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Prisoners Required to Pay for Time in Jail

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In mid-December, the Multnomah County Sheriff's Office decided to terminate a program which required prisoners to pay the government back for time spent in jail. The "pay-to-stay" program, as named by the sheriff's office, required incarcerated individuals to pay--after their release--$60 for each day they spent in jail, in order to cover the cost of expenses to the government.

The program, which was put into place on June 1 in order to generate money to compensate for budget deficits and defray the cost of housing prisoners, was of great concern to advocates of the homeless. "It's ridiculous to force people to pay for jail time, especially when the things these people are being criminalized for are basic human activities," says Bryan Pollard, the editor for Streetroots, a newspaper which advocates for and covers issues relevant to homeless people.

"Often, homeless people are put in jail just for being in public, for hanging out in public, or for having to live in public," he added. Pollard, who said he's rarely heard of anyone actually being charged for their time in jail, said he's relieved, nonetheless, that the program has been terminated. "I feel much, much better about this program being changed," he explained.

Tim Moore, the Chief Deputy of the Support Division at the Sheriff's Office, explained that the program was cut because it simply didn't generate any revenue. After their release, prisoners rarely had the money to pay to become re-established, let alone cover their expenses in jail.

Though the program no longer applies to prisoners who are often homeless and jobless--those people who are held in the Multnomah County Restitution Center (MCRC)--it still applies to prisoners who do have money. The programs known as the Turn-Self-In Program (TSI) and the Weekender Program still require inmates to pay for time spent after conviction. Both of these programs allow prisoners to maintain jobs while incarcerated; inmates are allowed to go to work, but must then go straight back to jail for the duration of time spent not working, usually evenings and weekends.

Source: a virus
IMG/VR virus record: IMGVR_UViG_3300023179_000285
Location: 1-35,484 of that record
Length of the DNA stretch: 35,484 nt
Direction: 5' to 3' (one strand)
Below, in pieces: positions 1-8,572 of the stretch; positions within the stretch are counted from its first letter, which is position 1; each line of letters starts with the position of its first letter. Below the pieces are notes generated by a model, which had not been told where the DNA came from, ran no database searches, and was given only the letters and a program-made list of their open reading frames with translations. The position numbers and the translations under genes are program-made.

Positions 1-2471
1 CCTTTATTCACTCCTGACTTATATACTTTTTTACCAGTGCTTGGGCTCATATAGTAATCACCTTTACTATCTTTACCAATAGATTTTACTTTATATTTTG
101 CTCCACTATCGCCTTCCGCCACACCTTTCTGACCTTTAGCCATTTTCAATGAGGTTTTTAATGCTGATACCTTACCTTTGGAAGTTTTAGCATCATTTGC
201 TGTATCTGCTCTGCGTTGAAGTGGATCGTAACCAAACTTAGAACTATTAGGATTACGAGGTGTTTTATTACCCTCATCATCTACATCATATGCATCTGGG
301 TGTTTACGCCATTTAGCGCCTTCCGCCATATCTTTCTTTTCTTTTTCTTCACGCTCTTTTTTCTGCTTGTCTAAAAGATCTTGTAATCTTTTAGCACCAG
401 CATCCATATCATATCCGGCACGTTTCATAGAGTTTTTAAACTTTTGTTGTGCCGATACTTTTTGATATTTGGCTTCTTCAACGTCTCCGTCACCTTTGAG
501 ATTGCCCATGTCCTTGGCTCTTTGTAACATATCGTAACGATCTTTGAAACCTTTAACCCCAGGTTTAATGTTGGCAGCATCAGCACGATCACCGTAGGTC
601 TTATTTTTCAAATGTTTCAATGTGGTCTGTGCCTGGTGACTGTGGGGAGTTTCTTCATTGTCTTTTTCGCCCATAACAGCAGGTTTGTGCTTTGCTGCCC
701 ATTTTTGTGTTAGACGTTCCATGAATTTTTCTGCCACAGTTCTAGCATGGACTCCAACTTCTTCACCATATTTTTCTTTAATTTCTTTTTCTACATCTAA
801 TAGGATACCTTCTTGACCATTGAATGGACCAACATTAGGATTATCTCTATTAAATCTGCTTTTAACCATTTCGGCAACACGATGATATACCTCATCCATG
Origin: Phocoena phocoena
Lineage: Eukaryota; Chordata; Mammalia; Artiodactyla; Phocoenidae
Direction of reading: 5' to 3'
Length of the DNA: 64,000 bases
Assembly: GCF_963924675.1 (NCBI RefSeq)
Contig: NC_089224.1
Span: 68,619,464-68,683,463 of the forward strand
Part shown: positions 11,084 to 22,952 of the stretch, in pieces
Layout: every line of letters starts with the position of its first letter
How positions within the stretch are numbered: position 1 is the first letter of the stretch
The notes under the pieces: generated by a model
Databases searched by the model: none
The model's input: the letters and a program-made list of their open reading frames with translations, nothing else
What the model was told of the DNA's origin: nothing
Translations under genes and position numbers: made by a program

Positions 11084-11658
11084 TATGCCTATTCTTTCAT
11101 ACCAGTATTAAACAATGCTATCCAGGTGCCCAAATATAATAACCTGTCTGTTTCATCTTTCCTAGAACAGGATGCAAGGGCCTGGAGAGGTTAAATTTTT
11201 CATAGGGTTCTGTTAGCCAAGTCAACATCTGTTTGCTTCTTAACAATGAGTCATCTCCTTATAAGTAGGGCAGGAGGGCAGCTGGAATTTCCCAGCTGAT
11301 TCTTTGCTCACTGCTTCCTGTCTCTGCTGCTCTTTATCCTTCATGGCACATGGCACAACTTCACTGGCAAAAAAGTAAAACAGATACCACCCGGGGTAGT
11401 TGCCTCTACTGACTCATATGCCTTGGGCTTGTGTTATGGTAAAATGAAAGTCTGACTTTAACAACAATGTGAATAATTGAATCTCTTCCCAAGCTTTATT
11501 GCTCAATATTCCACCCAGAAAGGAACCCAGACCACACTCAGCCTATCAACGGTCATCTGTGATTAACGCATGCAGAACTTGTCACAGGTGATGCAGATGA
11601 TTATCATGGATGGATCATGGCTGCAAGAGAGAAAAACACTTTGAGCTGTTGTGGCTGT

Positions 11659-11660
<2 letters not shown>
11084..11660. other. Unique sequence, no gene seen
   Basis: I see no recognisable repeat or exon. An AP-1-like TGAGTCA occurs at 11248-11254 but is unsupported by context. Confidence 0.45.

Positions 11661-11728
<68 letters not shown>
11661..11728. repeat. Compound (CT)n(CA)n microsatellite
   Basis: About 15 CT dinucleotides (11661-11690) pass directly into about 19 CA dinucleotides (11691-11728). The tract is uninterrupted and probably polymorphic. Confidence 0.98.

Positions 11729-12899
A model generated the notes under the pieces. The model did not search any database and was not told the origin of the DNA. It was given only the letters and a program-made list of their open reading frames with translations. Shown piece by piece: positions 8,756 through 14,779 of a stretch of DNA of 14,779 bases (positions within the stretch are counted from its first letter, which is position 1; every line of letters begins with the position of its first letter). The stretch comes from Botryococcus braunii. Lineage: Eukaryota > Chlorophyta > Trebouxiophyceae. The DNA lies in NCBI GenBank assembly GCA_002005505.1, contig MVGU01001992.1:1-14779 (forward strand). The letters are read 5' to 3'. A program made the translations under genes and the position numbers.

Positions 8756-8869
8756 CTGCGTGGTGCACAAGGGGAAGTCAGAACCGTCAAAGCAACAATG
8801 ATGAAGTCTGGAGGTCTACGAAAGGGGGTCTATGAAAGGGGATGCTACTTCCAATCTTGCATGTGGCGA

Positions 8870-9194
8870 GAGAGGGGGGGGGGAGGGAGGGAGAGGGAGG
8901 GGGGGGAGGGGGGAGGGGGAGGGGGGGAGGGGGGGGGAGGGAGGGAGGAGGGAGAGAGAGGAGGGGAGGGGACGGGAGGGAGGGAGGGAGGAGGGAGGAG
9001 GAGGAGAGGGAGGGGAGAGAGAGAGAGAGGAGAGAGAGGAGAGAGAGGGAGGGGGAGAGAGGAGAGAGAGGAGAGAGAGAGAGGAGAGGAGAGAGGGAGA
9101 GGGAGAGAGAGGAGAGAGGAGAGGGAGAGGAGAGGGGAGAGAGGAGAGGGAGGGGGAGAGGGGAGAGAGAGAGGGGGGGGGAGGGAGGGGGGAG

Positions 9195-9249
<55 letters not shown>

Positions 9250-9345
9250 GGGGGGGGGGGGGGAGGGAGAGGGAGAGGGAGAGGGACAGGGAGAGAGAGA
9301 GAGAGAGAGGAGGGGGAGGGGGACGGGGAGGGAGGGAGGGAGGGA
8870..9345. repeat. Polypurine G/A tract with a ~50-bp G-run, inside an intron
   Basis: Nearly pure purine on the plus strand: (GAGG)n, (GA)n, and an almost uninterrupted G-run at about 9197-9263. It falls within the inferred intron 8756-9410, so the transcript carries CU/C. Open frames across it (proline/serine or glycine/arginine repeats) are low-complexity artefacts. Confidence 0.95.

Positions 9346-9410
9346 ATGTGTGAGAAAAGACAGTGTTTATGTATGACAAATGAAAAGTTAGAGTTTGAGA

Criminals who still have jobs are sentenced to these programs at the discretion of a judge, for a broad range of crimes.

"This was a very controversial decision," said Moore, who explained that the board of County Commissioners was concerned about jeopardizing the financial stability of homeowners and parents who were incarcerated. Regardless, explained Moore, the decision was made by the Sheriff's office, and came down to which programs were lucrative, rather than which were more humane. Moore said that financial ruin as a result of the program is nearly impossible. "The debt is never turned over to a collection agency," he said.

However, even though homeless people are not currently being asked to pay, Oregon law still states that prisoners may be charged retroactively for time spent in jail. "A county may seek reimbursement from a person who is or was committed to the local correctional facility of the county or city upon conviction of a crime for any expense incurred by the county of city in safekeeping and maintaining the person," reads ORS 169.150. According to Moore, the county plans to continue charging prisoners from the Weekender and Turn-Self-In programs indefinitely.

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